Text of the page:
By Lissa Mitchell
(This story won first prize in the Eastern Writers Group 1998
Biggest Little Short Story competition )
Kenny Mudford was found naked and face down in a storm
drain near his home in Rockhampton. He was eight years old.
The TV news showed a picture of Kenny as I had never seen
him-with his hair brushed and his nose clean. I was eight years
old too and went to the same school.
We were in the fourth-grade class. I was top and Kenny was
bottom. He was little and brown with white-blond curly hair and
scabby skin. His feet were broad and very tough and he always
wore the regulation grey school shorts and shirt, even on weekends.
Kenny lived in a falling-down house on the outskirts of town-
the Aboriginal area-with too many skinny, blond, curly-headed
brothers and sisters. Most days he came to school with no lunch
and no money to buy any.
I didn’t like Kenny Mudford. He snivelled and stank, hung his
head and twisted his dirty feet around his sore-covered legs. Apart
from his death, I remember only two things about him.
The first happened in religious education class. The Methodist
minister asked us, “On what day was Christ crucified?” And of all
the hands raised to answer, he chose Kenny’s.
“What do you want to pick him for?” Craig called from the back
of the room. “He doesn’t know anything.”
The minister was a mild man, so it frightened us to see him
“Everyone knows something, even Kenny Mudford,” he boomed.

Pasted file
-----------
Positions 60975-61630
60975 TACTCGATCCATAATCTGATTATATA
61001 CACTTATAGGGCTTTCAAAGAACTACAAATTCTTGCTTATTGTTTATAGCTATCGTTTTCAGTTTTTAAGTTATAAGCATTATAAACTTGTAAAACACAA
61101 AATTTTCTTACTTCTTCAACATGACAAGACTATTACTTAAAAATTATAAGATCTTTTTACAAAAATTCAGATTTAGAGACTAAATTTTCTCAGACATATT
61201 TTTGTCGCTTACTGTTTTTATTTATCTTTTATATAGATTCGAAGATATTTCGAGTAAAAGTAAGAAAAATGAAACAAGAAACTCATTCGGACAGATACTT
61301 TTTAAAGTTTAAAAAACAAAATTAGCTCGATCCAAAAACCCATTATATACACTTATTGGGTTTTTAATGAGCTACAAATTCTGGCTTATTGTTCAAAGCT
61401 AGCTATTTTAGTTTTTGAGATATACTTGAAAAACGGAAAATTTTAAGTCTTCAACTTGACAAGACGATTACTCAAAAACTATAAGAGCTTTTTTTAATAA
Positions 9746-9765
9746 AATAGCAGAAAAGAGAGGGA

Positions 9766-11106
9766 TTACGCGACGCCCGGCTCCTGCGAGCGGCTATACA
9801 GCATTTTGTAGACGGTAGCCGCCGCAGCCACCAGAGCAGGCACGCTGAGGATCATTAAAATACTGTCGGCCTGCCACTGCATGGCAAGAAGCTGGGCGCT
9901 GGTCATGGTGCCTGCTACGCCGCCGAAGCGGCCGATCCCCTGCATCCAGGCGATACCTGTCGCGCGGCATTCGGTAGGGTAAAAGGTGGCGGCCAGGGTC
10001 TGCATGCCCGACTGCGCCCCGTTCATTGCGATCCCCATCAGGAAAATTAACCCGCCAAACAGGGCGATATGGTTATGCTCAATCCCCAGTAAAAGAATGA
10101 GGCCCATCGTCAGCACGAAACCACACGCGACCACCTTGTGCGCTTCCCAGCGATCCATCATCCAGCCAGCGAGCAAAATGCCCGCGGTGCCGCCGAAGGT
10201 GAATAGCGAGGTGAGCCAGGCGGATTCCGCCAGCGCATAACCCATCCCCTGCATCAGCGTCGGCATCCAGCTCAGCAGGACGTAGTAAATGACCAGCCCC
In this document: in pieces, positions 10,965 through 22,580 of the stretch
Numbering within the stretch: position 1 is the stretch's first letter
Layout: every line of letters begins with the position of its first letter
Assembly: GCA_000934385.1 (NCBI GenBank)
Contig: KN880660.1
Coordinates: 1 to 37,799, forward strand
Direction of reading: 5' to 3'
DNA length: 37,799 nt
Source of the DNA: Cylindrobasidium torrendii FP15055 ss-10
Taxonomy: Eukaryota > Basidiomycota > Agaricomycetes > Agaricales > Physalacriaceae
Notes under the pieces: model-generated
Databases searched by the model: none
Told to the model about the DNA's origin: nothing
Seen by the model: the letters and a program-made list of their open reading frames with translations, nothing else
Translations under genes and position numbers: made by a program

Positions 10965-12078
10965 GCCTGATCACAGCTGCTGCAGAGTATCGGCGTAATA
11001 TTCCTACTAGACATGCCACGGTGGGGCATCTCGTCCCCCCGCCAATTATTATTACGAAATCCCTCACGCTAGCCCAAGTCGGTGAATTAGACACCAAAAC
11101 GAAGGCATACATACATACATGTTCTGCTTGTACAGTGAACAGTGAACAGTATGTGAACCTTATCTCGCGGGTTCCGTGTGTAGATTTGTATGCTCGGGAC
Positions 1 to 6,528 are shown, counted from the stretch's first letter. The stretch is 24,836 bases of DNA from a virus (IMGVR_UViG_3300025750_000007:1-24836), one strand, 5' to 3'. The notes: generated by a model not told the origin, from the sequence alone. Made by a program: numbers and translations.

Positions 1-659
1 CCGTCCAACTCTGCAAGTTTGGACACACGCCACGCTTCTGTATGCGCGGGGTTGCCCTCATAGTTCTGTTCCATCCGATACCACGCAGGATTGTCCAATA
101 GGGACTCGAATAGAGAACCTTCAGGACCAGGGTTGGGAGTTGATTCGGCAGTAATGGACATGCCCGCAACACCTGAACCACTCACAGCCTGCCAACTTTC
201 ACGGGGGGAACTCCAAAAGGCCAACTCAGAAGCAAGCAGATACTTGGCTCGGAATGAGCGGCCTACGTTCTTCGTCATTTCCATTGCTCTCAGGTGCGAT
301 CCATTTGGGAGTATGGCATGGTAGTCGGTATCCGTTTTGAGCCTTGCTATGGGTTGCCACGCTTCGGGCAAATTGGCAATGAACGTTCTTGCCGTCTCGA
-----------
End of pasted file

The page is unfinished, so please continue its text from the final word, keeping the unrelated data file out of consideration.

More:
“What’s your name?” he asked Kenny.
“Kenny Mudford,” Kenny replied.
“What’s your address?”
Kenny gave it.
“How old are you?”
“You see, he does know something,” said the minister. “And if
he can learn those things, he can learn anything.”
He smiled down and rested a priestly hand on Kenny’s head.
The class was silent, impressed more by the minister’s unsuspected
temper than by Kenny’s display of intellect. But Kenny
beamed up at the man as though he was Jesus come down from
the cross. That was the first time I saw Kenny smile.
The second time Kenny smiled was when I drew kisses on his Christmas
card by mistake. Crosses always went on girls’ cards, but you
didn’t put them on a boy’s unless he was your boyfriend. I don’t
know how I ended up putting kisses on Kenny’s.
My hot-cheeked denials made no difference to Kenny. After all,
he had the evidence. Three small crosses right under my name. He
would have shown them to every kid in the school, if it hadn’t been
“I reckon you drew them on yourself,” Craig said, and Kenny’s
fifteen minutes of fame was over. But afterwards I would glance up
during class to find Kenny staring at me. I always looked away.
So you see, it’s not hard for me to imagine how Kenny Mudford
ended up in that ditch. All you had to do was take notice of him,
even by accident, and he thought it was love.